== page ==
The Post made the wrongheaded claim that by giving our employees well-deserved compensation increases, Montgomery County Public Schools (MCPS) is choosing “teachers over students” [editorial, May 25]. What The Post doesn’t understand is that an investment in our employees is an investment in our students.
Smaller class sizes, technology and new resources are important, but anyone who has worked in or around public education knows that it’s the people who make a difference. A well-trained, motivated teacher makes the biggest impact on the quality of education a student receives. An outstanding building leader can turn around a struggling school and make a good school great. An engaged and committed support staff bolsters instruction and makes sure that nothing distracts us from our mission.
Our parents understand the direct connection between the quality of our people and the quality of our school system. During public hearings on the budget, our parents repeatedly asked county leaders to recognize our employees by giving them their first pay increase in two or three years.
In its editorial, The Post ignored some important facts about MCPS.
The piece focused on the size of the salary increase that most of our teachers will receive over two years, yet the average increase for all district employees in that time will be below 5 percent. The Post didn’t mention that a large number of our employees work in supporting services. The hours of thousands of these hardworking people have been cut the past few years, and they earn significantly less than the county’s median income. Consider that our bus operators earn about $30,000 a year, on average. Even with their raises — which for many will be no more than 2 percent — they are far from catching up.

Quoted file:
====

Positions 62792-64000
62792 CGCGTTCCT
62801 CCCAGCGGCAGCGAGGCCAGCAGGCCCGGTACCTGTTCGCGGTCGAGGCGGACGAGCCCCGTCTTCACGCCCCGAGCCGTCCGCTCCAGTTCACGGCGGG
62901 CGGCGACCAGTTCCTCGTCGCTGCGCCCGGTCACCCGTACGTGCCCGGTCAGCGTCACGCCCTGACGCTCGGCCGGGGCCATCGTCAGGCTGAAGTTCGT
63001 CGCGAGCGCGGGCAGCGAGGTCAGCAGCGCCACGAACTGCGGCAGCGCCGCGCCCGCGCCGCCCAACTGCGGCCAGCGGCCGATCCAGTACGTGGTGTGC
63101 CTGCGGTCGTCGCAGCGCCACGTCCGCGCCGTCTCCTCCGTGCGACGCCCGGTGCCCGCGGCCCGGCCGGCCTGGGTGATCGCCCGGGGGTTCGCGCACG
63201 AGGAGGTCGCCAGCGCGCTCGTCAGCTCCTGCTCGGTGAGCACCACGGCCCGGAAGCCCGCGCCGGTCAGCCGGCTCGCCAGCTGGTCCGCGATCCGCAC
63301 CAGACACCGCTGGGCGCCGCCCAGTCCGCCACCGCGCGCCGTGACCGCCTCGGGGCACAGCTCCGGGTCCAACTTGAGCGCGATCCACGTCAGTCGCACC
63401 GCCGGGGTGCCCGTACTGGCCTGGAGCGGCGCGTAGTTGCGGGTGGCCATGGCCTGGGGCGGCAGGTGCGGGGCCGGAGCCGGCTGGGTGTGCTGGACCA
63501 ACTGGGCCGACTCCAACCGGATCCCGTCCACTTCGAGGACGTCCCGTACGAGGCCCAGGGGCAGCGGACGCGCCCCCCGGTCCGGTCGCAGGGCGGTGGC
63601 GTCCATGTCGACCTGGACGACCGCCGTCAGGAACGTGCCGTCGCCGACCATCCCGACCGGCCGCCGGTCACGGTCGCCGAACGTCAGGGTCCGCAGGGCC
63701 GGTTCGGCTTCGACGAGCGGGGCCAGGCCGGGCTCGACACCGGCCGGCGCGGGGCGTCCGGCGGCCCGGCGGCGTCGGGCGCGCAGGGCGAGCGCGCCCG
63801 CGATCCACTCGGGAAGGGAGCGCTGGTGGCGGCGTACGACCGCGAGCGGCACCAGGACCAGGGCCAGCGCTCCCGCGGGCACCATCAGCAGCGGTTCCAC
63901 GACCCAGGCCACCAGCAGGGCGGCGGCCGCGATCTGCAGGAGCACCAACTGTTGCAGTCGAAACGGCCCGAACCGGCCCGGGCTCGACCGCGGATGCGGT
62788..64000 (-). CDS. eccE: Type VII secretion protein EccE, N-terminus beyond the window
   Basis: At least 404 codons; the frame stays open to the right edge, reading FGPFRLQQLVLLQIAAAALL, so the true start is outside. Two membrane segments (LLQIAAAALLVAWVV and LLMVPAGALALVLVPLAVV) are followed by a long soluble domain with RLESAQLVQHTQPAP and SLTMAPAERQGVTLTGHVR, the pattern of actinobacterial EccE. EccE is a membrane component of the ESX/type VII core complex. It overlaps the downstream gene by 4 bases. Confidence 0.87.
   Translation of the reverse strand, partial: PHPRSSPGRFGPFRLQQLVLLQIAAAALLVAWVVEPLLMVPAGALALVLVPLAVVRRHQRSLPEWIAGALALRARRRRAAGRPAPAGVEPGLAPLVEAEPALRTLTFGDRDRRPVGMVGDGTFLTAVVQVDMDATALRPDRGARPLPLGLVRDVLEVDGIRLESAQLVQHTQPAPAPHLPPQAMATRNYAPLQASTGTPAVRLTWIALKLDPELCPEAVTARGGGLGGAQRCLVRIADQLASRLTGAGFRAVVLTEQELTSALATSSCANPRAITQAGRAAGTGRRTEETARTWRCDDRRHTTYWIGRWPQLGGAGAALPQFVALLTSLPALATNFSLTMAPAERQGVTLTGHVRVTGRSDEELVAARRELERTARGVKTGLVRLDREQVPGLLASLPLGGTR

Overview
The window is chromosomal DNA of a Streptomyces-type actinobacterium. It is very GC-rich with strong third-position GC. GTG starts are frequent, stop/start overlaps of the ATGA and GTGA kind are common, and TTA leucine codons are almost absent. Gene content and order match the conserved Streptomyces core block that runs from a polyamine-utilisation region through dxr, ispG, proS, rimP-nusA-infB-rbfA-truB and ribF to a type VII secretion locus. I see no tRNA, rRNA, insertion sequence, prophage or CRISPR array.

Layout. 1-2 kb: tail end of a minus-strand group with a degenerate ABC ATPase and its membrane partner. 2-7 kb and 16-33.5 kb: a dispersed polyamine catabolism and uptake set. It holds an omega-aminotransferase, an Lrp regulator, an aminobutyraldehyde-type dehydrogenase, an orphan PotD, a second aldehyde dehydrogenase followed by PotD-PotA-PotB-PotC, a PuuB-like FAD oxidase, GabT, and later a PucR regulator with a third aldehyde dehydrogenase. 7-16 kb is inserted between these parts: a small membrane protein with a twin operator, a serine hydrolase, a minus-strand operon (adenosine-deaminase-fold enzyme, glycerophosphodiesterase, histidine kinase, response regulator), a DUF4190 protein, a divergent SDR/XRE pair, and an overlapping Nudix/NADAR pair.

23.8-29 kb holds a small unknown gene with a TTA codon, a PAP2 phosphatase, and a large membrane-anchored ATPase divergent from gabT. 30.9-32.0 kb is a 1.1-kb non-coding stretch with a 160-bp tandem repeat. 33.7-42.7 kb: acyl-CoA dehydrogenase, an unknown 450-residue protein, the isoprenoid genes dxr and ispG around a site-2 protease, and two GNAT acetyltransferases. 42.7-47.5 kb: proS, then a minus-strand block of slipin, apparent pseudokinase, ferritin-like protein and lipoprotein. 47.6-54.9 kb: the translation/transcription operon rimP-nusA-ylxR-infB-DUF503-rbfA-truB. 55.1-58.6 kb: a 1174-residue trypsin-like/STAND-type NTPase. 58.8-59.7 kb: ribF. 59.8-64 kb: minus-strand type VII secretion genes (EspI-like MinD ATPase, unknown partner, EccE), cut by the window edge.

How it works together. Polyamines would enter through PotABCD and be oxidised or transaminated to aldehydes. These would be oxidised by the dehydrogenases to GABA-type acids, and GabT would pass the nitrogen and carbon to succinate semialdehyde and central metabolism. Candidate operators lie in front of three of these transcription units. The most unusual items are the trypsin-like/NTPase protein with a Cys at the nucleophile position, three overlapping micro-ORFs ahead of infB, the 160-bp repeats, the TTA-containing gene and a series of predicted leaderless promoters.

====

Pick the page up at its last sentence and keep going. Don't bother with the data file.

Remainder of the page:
The Post clearly considers the relationship between MCPS, the Board of Education and its employee associations something that hurts our taxpayers and our schools. Nothing could be further from the truth.
Our Professional Growth System, administered by our associations, is held up as a national model for improving performance and eliminating mediocrity. It is our employees that gave up their cost-of-living and step increases in recent years, saving taxpayers more than $140 million. And it is our employees, with our parents, who have helped make difficult budgetary decisions over the past several years. And even as they have had to do more with less, it is our employees — many of them Montgomery County residents and taxpayers — who have still helped our students achieve unprecedented results.
In fact, that achievement was highlighted in The Post itself this month as MCPS placed five schools in the top 100 of the newspaper’s High School Challenge.
You can’t get these types of returns without making investments.
Ultimately, the investment in our employees is about sustaining the future of the county. If you ask people why they moved to Montgomery County, most will tell you it’s because of the high-quality schools. To sustain this national reputation, we must retain the very people who make our schools the signature element of Montgomery County: our teachers, staff and administrators.
Joshua P. Starr, Rockville
The writer is superintendent of the Montgomery County Public Schools.